Secondly, the very limited poseability of the figure's torso is further hampered by his web-cape.  I know it's something that's present in the comicbooks and has to be included for the sake of accuracy but it's just not very well-designed.  It should have been cast with a slight billowing effect, because as it stands, it's positioned perfectly to get in the way of the joint.

Thirdly, his forearms are a new cast.  Which is nice, as it's always good to see custom parts on figures. And all would be fine and ticketty-boo were it not for the fact that the forearm spines get in the way of the web-line included with the figure.  After much twisting and jiggling, I managed to get the web to affix to his arm and shoot-out in the appropriate direction. but most of the time you'll be left angry or laughing at how comical the figure appears with the web firing off at a tangent.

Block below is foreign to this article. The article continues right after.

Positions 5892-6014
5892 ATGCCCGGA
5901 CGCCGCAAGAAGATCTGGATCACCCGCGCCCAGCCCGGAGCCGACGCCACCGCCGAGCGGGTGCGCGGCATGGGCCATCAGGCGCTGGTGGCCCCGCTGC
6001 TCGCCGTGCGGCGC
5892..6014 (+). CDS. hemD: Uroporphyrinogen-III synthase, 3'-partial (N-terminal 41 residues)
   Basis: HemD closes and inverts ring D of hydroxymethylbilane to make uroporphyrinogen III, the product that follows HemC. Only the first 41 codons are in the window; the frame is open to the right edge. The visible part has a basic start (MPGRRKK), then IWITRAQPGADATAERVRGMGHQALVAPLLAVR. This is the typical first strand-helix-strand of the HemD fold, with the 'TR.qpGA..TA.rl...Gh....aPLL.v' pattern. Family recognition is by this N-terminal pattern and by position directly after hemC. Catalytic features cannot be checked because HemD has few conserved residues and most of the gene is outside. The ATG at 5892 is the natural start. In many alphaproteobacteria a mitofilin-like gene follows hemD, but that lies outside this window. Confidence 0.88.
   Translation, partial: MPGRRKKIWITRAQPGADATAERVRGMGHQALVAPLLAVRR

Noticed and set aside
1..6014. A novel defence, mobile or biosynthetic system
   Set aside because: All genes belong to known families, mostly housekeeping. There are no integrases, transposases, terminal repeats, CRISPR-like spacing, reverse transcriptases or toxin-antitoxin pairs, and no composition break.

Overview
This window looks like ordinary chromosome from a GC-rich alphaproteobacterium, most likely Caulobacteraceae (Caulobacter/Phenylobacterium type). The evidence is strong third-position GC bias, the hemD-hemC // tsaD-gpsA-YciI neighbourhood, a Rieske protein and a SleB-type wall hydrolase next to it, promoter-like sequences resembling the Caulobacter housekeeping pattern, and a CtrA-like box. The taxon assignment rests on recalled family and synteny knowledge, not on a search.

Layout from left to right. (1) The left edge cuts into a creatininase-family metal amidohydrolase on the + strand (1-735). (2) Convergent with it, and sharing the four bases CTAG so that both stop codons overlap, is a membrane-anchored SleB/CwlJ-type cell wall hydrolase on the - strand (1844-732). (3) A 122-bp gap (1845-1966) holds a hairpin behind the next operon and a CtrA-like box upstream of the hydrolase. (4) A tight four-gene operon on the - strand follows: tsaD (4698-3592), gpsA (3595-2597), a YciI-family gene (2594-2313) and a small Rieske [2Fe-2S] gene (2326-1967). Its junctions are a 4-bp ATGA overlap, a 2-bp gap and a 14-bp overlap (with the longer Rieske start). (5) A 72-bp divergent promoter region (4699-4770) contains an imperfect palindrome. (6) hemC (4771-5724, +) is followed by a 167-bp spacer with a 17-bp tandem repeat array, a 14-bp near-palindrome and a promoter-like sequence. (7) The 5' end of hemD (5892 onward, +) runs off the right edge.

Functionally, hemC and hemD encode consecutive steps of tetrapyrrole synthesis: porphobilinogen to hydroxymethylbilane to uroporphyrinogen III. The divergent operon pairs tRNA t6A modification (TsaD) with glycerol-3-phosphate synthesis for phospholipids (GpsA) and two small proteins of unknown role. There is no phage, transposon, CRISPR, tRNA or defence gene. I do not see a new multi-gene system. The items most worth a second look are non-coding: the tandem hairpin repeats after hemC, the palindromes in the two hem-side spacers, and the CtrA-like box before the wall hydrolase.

My biggest issue though is that the figure feels brittle.  His joints crack whenever you attempt to move them and what movement is there is very limited, for some reason.  My other black costume Spider-Men don't suffer from this problem, so I can only assume a different grade of plastic has been used to cast this figure, presumably because of the metallic sheen to his costume.  I don't know.  But whatever the cause, I felt whenever I was posing him I was in danger of snapping his limbs off.  That's not good at all.

As for the paint-job, it's not bad.  He has a nice metallic look to his costume although the mask isn't very accurately applied on my Spider-Man 2099 and suffers a couple of blank spots and runs.  The red stripes on his arms are also a little messy.